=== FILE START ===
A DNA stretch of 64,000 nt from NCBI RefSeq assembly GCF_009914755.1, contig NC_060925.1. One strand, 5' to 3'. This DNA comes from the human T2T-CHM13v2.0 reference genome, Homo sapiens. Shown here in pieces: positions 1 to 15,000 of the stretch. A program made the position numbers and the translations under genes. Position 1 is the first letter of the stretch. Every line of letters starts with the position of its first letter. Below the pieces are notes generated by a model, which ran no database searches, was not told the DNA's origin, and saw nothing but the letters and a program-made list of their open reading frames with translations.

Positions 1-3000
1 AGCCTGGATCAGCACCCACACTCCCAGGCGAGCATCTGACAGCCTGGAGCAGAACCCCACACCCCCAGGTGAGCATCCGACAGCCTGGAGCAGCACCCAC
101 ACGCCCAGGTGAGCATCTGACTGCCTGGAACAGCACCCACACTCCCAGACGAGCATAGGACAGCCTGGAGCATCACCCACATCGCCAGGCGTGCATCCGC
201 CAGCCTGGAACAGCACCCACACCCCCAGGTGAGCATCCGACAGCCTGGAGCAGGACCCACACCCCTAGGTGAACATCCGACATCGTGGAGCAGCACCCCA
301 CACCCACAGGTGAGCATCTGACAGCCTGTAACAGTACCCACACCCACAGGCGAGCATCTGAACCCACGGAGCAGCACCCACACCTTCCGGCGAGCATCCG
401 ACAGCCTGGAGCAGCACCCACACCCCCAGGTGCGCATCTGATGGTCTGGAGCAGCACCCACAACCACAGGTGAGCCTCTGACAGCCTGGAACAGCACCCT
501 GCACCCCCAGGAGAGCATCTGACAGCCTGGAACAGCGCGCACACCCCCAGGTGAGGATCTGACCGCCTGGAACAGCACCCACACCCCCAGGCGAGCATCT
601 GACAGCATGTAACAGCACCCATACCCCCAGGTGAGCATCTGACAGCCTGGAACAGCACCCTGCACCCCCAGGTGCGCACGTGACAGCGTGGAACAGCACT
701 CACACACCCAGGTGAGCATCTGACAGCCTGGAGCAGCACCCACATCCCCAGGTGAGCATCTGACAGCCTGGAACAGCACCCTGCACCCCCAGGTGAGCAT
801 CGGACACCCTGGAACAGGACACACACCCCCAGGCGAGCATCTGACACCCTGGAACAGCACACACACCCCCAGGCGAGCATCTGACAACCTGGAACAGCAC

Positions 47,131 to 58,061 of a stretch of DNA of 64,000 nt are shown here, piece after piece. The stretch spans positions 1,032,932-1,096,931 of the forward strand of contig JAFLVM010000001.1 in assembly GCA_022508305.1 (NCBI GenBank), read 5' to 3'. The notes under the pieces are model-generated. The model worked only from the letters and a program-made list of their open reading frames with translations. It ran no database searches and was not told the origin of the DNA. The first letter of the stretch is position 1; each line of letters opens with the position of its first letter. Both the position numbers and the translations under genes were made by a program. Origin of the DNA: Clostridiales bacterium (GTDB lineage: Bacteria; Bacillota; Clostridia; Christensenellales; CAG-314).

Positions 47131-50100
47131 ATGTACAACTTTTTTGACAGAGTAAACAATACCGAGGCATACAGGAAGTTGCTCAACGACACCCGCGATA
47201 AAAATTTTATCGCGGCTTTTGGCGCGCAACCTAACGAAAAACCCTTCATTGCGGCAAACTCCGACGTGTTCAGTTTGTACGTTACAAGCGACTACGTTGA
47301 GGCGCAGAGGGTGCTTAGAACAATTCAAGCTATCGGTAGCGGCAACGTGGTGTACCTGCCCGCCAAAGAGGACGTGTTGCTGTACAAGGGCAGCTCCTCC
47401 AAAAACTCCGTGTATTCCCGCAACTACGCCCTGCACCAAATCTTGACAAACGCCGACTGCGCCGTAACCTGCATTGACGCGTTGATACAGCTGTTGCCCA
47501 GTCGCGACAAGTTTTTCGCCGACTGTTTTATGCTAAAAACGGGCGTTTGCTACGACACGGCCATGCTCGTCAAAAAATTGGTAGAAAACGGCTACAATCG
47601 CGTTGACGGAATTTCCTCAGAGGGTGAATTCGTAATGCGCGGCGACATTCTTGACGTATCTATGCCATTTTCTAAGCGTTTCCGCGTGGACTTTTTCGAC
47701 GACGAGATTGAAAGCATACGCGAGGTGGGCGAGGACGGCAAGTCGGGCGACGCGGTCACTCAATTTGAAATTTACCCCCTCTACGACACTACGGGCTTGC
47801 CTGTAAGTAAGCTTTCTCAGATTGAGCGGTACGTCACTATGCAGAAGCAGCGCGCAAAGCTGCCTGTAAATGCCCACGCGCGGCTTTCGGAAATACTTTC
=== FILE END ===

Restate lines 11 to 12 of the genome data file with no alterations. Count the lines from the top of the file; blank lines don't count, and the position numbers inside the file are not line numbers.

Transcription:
801 CGGACACCCTGGAACAGGACACACACCCCCAGGCGAGCATCTGACACCCTGGAACAGCACACACACCCCCAGGCGAGCATCTGACAACCTGGAACAGCAC

Positions 47,131 to 58,061 of a stretch of DNA of 64,000 nt are shown here, piece after piece. The stretch spans positions 1,032,932-1,096,931 of the forward strand of contig JAFLVM010000001.1 in assembly GCA_022508305.1 (NCBI GenBank), read 5' to 3'. The notes under the pieces are model-generated. The model worked only from the letters and a program-made list of their open reading frames with translations. It ran no database searches and was not told the origin of the DNA. The first letter of the stretch is position 1; each line of letters opens with the position of its first letter. Both the position numbers and the translations under genes were made by a program. Origin of the DNA: Clostridiales bacterium (GTDB lineage: Bacteria; Bacillota; Clostridia; Christensenellales; CAG-314).